4. Delaying a purchase decision could result in a change in price of the ticket or package. Again, the tickets/packages are yielded according to demand.
  5. Tickets are sometimes sold as a stand-alone item but, more often than not, in packages that would include accommodation (this is very often a rule dictated by the club). There is generally more value to be had in a package as the stand-alone tickets are normally of a higher quality in the sense that they would include some kind of hospitality component.
  6. Consider the price of a ticket to its location in the stadium and inclusions it may have. It’s often not much extra (relatively) to upgrade the ticket and have a tremendous experience. When travelling from afar to visit the UK, it’s worth the additional price.
  7. Most importantly, buy your tickets from a company that has official tickets. There are not many companies in the UK with official tickets, and they have an appointed network around the world of sub-agents that sell on their behalf.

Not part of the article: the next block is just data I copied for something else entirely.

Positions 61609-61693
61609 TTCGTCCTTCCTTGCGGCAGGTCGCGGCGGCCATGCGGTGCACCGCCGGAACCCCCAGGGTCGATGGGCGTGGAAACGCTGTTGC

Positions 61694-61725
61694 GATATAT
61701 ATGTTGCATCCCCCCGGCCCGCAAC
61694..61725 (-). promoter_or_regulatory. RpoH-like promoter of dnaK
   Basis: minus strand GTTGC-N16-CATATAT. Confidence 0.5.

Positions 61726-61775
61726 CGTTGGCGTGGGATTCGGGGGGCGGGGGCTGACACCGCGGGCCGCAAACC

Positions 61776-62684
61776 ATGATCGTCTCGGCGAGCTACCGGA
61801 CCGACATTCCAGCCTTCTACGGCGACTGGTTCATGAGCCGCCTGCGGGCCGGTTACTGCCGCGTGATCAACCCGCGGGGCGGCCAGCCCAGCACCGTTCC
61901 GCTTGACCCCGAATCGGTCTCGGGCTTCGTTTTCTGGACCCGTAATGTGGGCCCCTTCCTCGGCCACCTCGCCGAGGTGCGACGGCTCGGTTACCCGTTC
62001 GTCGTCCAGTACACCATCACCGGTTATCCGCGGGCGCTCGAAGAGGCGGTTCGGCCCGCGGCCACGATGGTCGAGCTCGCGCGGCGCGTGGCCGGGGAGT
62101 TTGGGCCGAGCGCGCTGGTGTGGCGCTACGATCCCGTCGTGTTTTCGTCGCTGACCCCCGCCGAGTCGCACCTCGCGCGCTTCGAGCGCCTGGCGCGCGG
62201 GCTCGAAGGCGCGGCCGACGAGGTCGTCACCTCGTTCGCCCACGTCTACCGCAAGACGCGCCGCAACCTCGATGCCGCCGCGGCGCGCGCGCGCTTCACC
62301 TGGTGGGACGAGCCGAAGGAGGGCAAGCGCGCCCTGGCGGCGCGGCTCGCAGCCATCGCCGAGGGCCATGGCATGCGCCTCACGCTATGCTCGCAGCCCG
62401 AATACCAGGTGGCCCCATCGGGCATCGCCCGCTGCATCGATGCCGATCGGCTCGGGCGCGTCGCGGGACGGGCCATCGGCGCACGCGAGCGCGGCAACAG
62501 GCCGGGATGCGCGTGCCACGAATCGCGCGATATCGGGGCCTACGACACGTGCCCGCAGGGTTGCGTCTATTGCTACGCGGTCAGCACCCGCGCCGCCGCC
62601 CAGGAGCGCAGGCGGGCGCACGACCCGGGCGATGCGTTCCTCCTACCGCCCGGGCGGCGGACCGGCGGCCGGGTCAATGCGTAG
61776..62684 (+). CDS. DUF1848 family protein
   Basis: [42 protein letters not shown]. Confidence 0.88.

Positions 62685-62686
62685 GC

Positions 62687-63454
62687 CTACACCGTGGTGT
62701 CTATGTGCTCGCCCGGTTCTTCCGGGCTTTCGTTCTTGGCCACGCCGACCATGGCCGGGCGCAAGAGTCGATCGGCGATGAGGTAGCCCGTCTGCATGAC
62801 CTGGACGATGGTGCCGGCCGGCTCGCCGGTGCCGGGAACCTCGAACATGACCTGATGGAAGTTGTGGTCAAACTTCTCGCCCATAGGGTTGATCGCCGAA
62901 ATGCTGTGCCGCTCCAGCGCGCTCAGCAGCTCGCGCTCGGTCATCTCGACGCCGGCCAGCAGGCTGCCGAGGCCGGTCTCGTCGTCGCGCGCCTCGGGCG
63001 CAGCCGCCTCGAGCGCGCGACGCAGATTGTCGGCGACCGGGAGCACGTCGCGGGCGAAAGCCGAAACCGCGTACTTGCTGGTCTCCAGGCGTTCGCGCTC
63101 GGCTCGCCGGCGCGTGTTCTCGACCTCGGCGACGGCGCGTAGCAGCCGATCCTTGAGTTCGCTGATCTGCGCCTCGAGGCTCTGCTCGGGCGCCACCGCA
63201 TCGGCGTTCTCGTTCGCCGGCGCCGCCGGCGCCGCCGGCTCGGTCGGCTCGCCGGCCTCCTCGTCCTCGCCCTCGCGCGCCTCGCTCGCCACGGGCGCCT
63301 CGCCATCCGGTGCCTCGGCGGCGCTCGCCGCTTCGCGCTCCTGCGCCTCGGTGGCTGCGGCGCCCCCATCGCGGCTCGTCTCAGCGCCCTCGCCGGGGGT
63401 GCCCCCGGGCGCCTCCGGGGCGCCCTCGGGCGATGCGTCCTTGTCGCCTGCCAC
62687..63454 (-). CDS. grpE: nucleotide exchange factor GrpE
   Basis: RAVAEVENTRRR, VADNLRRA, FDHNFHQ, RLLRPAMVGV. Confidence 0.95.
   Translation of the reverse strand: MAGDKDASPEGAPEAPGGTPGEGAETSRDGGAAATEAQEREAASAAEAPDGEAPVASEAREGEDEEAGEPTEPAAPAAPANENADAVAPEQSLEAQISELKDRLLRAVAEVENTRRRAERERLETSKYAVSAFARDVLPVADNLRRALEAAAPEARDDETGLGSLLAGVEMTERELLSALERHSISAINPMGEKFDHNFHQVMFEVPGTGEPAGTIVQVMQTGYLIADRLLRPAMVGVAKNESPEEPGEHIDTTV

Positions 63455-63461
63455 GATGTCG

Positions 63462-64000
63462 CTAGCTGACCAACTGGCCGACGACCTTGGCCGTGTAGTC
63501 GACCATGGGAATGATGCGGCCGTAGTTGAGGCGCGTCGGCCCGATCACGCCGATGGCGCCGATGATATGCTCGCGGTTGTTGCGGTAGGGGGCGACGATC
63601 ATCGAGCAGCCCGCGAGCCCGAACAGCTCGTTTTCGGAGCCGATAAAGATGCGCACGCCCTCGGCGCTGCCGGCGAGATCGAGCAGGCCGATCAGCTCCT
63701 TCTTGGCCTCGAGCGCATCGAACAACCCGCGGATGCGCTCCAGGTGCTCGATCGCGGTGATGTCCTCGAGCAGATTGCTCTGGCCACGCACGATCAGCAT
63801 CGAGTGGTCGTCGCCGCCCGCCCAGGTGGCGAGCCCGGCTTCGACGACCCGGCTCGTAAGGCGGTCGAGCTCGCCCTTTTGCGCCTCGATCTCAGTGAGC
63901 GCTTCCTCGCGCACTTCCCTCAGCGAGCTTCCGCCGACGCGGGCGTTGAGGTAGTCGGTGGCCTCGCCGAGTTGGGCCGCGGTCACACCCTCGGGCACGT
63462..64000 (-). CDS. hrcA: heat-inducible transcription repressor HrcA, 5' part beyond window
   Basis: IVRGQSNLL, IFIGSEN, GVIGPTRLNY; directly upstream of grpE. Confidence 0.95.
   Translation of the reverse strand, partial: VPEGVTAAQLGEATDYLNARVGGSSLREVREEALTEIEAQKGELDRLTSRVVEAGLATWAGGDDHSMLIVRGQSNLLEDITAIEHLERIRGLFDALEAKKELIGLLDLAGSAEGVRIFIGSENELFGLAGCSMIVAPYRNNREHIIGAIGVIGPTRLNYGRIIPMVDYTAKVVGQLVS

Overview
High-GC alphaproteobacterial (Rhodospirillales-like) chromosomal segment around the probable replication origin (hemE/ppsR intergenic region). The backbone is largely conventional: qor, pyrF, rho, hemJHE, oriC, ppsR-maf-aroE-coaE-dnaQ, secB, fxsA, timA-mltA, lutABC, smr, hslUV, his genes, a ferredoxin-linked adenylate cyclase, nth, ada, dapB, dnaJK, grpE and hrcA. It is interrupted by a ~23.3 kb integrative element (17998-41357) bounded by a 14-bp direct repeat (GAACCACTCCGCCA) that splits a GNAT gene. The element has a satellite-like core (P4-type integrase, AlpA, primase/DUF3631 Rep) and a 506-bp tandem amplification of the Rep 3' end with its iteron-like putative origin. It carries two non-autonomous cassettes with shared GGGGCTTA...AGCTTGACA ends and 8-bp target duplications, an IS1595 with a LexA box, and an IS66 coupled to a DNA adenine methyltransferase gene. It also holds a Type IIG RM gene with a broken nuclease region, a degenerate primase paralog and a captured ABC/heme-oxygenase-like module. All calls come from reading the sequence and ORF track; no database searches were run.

8. When purchasing from a vendor, the quality and reliability of the ticket can be determined by price. The expense of the ticket is generally an indicator that more hands have handled it – and the higher the risk, unless you are buying an expensive ticket. The cheapest ticket needs researching. In this sector, whilst official tickets are not relatively expensive (only black market dealers will tell you sport is expensive), cheap (as in as cheap as on the club’s website) is a big indicator of a problem. Nobody is going to sell a ticket to a Man Utd vs Liverpool game at face value. It’s not possible, it would need to be a season ticket holder (if you know a season ticket holder I suppose it’s feasible), and that person would have to hand their season ticket (yes, it’s like a credit card) to you before the game and receive it back afterwards.